2. Claire Summers Reply

    Thank you for this right at the moment when I am questioning my decisions. Worrying about being financially stable and struggling to find some balance. I know it’s never going to be easy. What is 🙂 Thank you for the inspiration and reminder I’m not the only one!

    • Patricia Reply

      There are definitely days where I struggle, particularly financially, but celebrating the small wins really helps!

  3. Andrea Reply

    I left my corporate job three years ago and MY GOD, I can’t imagine ever going back! I feel like I’m really living, even though the cash isn’t always consistent. I’m writing a book too! I love being self-employed, it’s the only way to live!

    • Patricia Reply

      Right?? Going back to that life just sounds impossible now. Good luck with the book!

  4. Patricia Reply

    Thank you! Right now I cobble together a lot of different writing projects to pay the bills. I’d love to be able to focus on something and have it actually be lucrative enough to stop juggling.

  5. Paige W Reply

    What an inspiration! Happy Anniversary! It’s so amazing to hear that you’ve made a happy, successful and fulfilling life for yourself. Good for you!

    • Patricia Reply

      Thank you! I’m still learning every day how to navigate this new life, but it has been worth it!

  6. Jojo Reply

    Often time, the little things are the most rewarding =) I greatly applaud you for what you did and everything you are doing to support your decision.

    I know for a fact my parents would not be that supportive. Even talking about changing roles in the same company gets some kind of no no from them. Stability is most important to them. I understand why but that is not how our world works nowadays.

    Congratulations on six years!

    • Patricia Reply

      Thank you! Yes, I was super lucky in that I had incredible support for the decision. I really can’t say what I would have done otherwise.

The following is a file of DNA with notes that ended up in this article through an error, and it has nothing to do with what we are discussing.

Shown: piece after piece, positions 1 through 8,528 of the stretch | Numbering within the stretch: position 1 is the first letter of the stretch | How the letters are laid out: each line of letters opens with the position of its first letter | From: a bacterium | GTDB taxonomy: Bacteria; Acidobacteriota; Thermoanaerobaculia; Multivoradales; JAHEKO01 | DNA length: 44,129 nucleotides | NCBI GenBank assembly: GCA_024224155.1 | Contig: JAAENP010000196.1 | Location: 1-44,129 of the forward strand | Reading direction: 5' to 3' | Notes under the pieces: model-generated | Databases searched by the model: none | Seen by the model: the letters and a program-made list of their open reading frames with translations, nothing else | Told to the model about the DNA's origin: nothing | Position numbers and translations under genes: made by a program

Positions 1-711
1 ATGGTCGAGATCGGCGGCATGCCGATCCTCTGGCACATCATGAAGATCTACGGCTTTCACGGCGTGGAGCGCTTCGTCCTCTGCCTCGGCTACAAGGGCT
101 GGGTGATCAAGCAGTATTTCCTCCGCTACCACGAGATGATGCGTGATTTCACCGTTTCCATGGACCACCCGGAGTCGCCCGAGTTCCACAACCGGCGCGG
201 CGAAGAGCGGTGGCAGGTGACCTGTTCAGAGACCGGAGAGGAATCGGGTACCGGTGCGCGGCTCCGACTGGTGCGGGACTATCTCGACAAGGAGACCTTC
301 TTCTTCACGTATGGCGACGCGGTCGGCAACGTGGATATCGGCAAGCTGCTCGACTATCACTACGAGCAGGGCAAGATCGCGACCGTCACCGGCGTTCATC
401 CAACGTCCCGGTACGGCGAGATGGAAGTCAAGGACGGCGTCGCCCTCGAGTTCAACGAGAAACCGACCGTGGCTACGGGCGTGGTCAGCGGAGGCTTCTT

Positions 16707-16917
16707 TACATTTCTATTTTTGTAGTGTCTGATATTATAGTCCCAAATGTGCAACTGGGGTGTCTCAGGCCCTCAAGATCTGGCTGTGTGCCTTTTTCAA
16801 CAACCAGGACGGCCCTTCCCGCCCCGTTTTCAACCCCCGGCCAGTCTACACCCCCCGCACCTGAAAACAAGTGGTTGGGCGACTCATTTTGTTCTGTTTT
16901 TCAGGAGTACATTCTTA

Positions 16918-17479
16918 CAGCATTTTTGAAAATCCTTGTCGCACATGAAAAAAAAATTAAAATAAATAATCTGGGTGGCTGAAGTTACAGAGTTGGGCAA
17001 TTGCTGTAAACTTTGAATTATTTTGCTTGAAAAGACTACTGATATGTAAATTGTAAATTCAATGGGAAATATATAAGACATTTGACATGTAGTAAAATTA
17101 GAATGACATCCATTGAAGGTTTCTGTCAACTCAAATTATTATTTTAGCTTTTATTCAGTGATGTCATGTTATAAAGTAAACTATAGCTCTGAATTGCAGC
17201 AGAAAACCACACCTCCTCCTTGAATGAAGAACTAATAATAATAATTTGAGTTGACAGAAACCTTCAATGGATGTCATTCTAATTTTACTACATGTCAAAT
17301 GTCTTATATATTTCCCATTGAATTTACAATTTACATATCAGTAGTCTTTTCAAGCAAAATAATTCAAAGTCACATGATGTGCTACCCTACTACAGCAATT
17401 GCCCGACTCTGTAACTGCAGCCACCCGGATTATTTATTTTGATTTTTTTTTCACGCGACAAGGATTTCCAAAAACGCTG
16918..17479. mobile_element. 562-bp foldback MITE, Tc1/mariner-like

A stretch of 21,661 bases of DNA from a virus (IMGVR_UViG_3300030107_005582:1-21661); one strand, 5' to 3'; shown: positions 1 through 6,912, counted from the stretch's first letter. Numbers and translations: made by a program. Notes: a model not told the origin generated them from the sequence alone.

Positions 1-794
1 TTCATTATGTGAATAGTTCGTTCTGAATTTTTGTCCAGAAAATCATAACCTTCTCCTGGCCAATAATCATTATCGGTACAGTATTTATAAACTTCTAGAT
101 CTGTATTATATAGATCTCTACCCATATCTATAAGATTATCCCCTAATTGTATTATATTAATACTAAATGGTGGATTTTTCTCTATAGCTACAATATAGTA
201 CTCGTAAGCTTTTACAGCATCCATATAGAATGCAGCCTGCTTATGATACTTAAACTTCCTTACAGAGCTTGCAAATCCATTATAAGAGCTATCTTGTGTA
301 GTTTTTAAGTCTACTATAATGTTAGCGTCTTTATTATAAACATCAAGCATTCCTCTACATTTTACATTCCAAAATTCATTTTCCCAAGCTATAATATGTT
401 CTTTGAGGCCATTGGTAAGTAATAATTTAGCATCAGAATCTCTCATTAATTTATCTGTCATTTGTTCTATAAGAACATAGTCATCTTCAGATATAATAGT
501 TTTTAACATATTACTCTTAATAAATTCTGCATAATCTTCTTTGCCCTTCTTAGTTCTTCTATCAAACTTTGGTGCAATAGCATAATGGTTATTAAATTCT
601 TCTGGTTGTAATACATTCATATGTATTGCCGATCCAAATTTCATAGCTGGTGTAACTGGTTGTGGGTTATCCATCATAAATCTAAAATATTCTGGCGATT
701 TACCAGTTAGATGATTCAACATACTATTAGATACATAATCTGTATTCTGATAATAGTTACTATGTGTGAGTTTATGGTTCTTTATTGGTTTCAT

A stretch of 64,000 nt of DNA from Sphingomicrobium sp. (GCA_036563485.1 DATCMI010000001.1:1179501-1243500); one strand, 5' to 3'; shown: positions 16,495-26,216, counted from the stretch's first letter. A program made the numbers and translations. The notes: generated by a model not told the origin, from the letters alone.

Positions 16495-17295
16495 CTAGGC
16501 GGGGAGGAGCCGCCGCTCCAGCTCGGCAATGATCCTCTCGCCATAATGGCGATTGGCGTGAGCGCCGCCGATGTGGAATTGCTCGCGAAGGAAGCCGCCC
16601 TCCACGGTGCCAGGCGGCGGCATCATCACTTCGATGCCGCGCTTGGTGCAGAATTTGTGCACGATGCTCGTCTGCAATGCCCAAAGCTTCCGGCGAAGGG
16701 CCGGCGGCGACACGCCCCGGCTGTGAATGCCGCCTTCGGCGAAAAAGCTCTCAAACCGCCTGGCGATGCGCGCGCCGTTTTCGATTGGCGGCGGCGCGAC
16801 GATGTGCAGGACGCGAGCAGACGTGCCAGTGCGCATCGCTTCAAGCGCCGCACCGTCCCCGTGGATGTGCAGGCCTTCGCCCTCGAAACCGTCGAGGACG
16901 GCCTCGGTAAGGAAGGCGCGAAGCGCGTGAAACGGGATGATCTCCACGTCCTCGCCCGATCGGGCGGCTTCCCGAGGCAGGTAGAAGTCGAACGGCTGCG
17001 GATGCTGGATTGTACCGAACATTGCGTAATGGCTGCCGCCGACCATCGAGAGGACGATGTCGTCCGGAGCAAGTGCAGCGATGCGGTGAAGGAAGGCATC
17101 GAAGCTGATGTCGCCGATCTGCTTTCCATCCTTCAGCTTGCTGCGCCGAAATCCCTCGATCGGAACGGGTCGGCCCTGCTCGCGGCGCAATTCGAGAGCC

7. Sandy N Vyjay Reply

    After 17 years at a corporate job, giving it up and foraying on your own definitely needs a lot of guts and determination. But the fact that you enjoy what you do is so important at the end of the day. There will be challenges of course, but when you love what to do, the path itself becomes exciting and the challenges metamorphose into objects of pleasure.

    • Patricia Reply

      When things get complicated I have to remind myself that I love to write — and remind myself that I hated what I used to do.

  8. Janna Reply

    I have the same thoughts from time to time. Its comforting to know that Im not the only one. I still work at my job part time and its not something I really want to let go because I love doing it. But kudos to you.

    • Patricia Reply

      That’s key — loving what you do. I definitely did not love working for the firm. And the challenge of the work had long disappeared, so I couldn’t even see myself just switching to another firm. Good for you for being able to find a balance, and loving what you do!

  9. Patricia Reply

    Thank you! There are still days where I wonder what I was thinking, but so far I’m putting one foot in front of the other. 🙂

  10. Reshma Reply

    Wow! 17 years in a full-time job! I admire that totally. I got sick of the corporate job after enduring for just 6 years lol! Glad that you pursued what you loved doing! Your story is so inspiring! Keep going!

    • Patricia Reply

      LOL!! I got sick of it after 4 years and then just held on for dear life. There are definitely challenges to this new life, but I’m going to keep trying to make it work!